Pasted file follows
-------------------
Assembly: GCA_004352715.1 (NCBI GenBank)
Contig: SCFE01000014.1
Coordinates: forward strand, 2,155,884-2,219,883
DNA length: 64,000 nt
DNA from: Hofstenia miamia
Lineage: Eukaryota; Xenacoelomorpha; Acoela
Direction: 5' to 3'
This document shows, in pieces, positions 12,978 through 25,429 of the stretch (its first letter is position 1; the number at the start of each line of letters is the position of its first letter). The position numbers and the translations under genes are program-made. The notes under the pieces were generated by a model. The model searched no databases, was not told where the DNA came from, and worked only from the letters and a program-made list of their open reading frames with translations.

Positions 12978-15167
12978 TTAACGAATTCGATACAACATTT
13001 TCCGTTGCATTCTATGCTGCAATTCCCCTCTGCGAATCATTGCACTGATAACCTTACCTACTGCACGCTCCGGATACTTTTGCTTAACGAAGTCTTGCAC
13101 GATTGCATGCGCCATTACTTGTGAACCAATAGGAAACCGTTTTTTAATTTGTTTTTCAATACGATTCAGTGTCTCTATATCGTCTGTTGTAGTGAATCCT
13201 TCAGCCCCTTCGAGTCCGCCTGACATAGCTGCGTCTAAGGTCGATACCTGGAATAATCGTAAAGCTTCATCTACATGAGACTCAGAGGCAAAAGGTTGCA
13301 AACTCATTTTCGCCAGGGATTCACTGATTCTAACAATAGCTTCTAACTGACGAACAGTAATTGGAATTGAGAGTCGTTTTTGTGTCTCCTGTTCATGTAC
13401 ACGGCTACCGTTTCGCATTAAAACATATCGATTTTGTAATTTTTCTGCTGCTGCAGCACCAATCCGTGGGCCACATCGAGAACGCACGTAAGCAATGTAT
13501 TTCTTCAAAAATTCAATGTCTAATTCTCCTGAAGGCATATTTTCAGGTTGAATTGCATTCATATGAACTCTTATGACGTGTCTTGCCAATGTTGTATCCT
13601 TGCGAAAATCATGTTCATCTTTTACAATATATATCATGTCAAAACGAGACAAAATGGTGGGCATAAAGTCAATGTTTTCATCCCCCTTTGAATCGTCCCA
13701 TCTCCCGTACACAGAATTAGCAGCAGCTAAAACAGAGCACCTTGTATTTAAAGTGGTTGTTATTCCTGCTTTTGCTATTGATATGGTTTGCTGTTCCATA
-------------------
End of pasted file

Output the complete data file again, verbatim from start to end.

Assembly: GCA_004352715.1 (NCBI GenBank)
Contig: SCFE01000014.1
Coordinates: forward strand, 2,155,884-2,219,883
DNA length: 64,000 nt
DNA from: Hofstenia miamia
Lineage: Eukaryota; Xenacoelomorpha; Acoela
Direction: 5' to 3'
This document shows, in pieces, positions 12,978 through 25,429 of the stretch (its first letter is position 1; the number at the start of each line of letters is the position of its first letter). The position numbers and the translations under genes are program-made. The notes under the pieces were generated by a model. The model searched no databases, was not told where the DNA came from, and worked only from the letters and a program-made list of their open reading frames with translations.

Positions 12978-15167
12978 TTAACGAATTCGATACAACATTT
13001 TCCGTTGCATTCTATGCTGCAATTCCCCTCTGCGAATCATTGCACTGATAACCTTACCTACTGCACGCTCCGGATACTTTTGCTTAACGAAGTCTTGCAC
13101 GATTGCATGCGCCATTACTTGTGAACCAATAGGAAACCGTTTTTTAATTTGTTTTTCAATACGATTCAGTGTCTCTATATCGTCTGTTGTAGTGAATCCT
13201 TCAGCCCCTTCGAGTCCGCCTGACATAGCTGCGTCTAAGGTCGATACCTGGAATAATCGTAAAGCTTCATCTACATGAGACTCAGAGGCAAAAGGTTGCA
13301 AACTCATTTTCGCCAGGGATTCACTGATTCTAACAATAGCTTCTAACTGACGAACAGTAATTGGAATTGAGAGTCGTTTTTGTGTCTCCTGTTCATGTAC
13401 ACGGCTACCGTTTCGCATTAAAACATATCGATTTTGTAATTTTTCTGCTGCTGCAGCACCAATCCGTGGGCCACATCGAGAACGCACGTAAGCAATGTAT
13501 TTCTTCAAAAATTCAATGTCTAATTCTCCTGAAGGCATATTTTCAGGTTGAATTGCATTCATATGAACTCTTATGACGTGTCTTGCCAATGTTGTATCCT
13601 TGCGAAAATCATGTTCATCTTTTACAATATATATCATGTCAAAACGAGACAAAATGGTGGGCATAAAGTCAATGTTTTCATCCCCCTTTGAATCGTCCCA
13701 TCTCCCGTACACAGAATTAGCAGCAGCTAAAACAGAGCACCTTGTATTTAAAGTGGTTGTTATTCCTGCTTTTGCTATTGATATGGTTTGCTGTTCCATA